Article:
September 22-24, 2017
Friday-Sunday, 2 nights
CE Credits available
Plus 2 nights all-inclusive accommodations priced separately below.
Ambiguous loss is loss that remains unclear and unverified—it has no closure. For example, a loved one might physically move because of a divorce, adoption, a family quarrel, or war or political upheaval, as is the case with migrants and refugees. Or someone goes missing psychologically because of Alzheimer’s disease or other dementias, serious mental illness, addiction, or a brain injury.
When loved ones cannot be physically reunited or psychologically healed, or when a loss is of such magnitude that it lacks meaning, the lens of ambiguous loss offers a way to cope and carry on despite unanswered questions. Often misdiagnosed as depression, the chronic sadness is actually a normal reaction to an abnormal type of loss. The culprit is the ambiguity.
With ambiguous loss, traditional grief and trauma therapies are inappropriate. Because ambiguous loss cannot be fixed or cured, the goal is not closure but the resilience to live with ambiguity. Not easy in a culture that values certainty.
Through illustrative stories and small group discussion with Pauline Boss, PhD, who coined the term “ambiguous loss,” we learn how to live well despite the ambiguity through her six researched-based guidelines:
Revising attachment to the lost person
Discovering new hope
This workshop is appropriate for those experiencing any kind of ambiguous loss, as well as for mental health professionals who want to incorporate these insights into their work with clients or patients.
Pauline Boss is pioneer and principle theorist in the study of ambiguous loss, a term she coined in the late 1970s to describe losses that occur without closure or meaning. Among her many articles and books are the acclaimed Ambiguous Loss: Learning to Live with Unresolved Grief (Harvard University Press, 1999); Loss, Trauma, and Resilience: Therapeutic Work With Ambiguous Loss (W. W. Norton, 2006); and Loving Someone Who Has Dementia: How to Find Hope While Coping With Stress and Grief (Jossey-Bass/John Wiley, 2011). Currently, she is writing The Myth of Closure about losses that make no sense and continue to cause suffering.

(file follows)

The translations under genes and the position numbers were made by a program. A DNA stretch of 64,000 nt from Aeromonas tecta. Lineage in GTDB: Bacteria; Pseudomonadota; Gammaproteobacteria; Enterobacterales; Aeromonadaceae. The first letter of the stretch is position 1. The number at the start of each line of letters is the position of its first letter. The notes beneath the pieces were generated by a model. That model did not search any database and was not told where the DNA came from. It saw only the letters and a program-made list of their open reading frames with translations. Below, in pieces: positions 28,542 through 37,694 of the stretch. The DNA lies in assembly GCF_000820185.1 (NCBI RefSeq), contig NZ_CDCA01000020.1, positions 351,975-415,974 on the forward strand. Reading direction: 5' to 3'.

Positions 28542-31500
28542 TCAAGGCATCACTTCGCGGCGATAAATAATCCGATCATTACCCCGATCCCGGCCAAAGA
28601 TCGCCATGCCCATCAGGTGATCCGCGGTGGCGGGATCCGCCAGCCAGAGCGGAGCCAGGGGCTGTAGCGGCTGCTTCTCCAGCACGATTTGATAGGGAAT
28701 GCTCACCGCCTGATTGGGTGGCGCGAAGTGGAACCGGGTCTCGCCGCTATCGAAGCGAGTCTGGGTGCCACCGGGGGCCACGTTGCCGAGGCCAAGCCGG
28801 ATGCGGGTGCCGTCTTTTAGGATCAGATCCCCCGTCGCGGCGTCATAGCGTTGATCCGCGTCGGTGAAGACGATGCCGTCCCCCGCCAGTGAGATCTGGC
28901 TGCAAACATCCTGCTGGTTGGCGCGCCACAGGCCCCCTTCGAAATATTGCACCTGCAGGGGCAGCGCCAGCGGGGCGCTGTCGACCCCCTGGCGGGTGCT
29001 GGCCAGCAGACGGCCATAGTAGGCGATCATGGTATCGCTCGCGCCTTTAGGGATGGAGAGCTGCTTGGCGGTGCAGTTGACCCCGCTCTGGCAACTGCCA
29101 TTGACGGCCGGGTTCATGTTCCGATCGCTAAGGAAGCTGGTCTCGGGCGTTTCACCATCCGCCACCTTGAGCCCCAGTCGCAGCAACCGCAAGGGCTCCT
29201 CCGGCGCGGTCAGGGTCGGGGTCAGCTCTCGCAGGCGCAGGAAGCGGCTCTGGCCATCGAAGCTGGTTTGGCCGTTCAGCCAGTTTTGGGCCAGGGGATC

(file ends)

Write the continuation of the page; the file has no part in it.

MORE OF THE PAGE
Now Professor Emeritus, University of Minnesota, Dr. Boss was also faculty at the University of Wisconsin-Madison (1975-1981), Harvard Medical School (1995-96), and Moses Professor at Hunter School of Social Work in New York City, (2004-2005). As a scientist-practitioner, she studied both types of ambiguous loss—with families of the physically missing (during the Vietnam War, after 9/11 in New York City, in Japan after the 2011 tsunami, etc.) and with families of the psychologically missing (Alzheimer’s disease and other dementias, traumatic brain injury, autism, mental illness, etc.) Based on this 40 years of work, Dr. Boss developed six guidelines for coping with losses complicated by ambiguity. They include: finding meaning, adjusting mastery, reconstructing identity, normalizing ambivalence, revising attachment, and discovering new hope. These guidelines for staying strong and living well, despite the ambiguity of unanswered questions, provide the core of Dr. Boss’ discussions at 1440 Multiversity on September 22-24, 2017.
Dr. Boss’ interview with Krista Tippet, was one of On Being’s most listened-to 2016 episodes, and she has also appeared on Good Morning America, ABC News, CNN News, NPR, BBC Radio, CBC, and a Starz TV panel. Dr. Boss was awarded Fellow in the American Psychological Association, the American Association for Marriage and Family Therapy, and the National Council on Family Relations. She is a family therapist, consultant, and supervisor in private practice in Minneapolis.
Find out how to recognize the two types of ambiguous loss, their effects, and how and why treatment and interventions differ from grief therapies.
Learn about recent grief research that emphasizes “living with grief” rather than “getting over it.”
Learn about and discuss the myth of closure, why we yearn for it, why it is unattainable, and why the alternative goal is to search for new meaning.
Download a sample schedule.
Continuing education is available for marriage and family therapists, psychologists, and licensed clinical social workers.
Ambiguous Loss: Learning to Live With Unresolved Grief, by Pauline Boss
Mental health professionals, clergy, and educators who will expand their skills in being able to offer compassionate and effective tools to support clients’ suffering from unresolved and complicated grief
Spacious rooms with additional seating and special touches.
From $330 per person per night based on double occupancy.*
Tastefully designed rooms with a range of bed sizes.
From $190 per person per night based on double occupancy.*
Affordable solo comfort with a shared hall bathroom.**
Affordable comfort with a hall bathroom.
From $160 per person per night based on double occupancy.*
Modern, Asian-style sleeping space for 8 with twin beds.
Available for booking in Fall 2017.
From $140 per person per night.*
Accommodation rates include more than just the bed you sleep in. Per-person per-night rates include:
Guests also enjoy access woodland trails, and enjoy cafés, shops, and evening programs.
*Plus tax. Includes meals, activities, and services. There is an additional charge to book a room privately.
**Plus tax. Includes meals, activities, and services. Limited availability.
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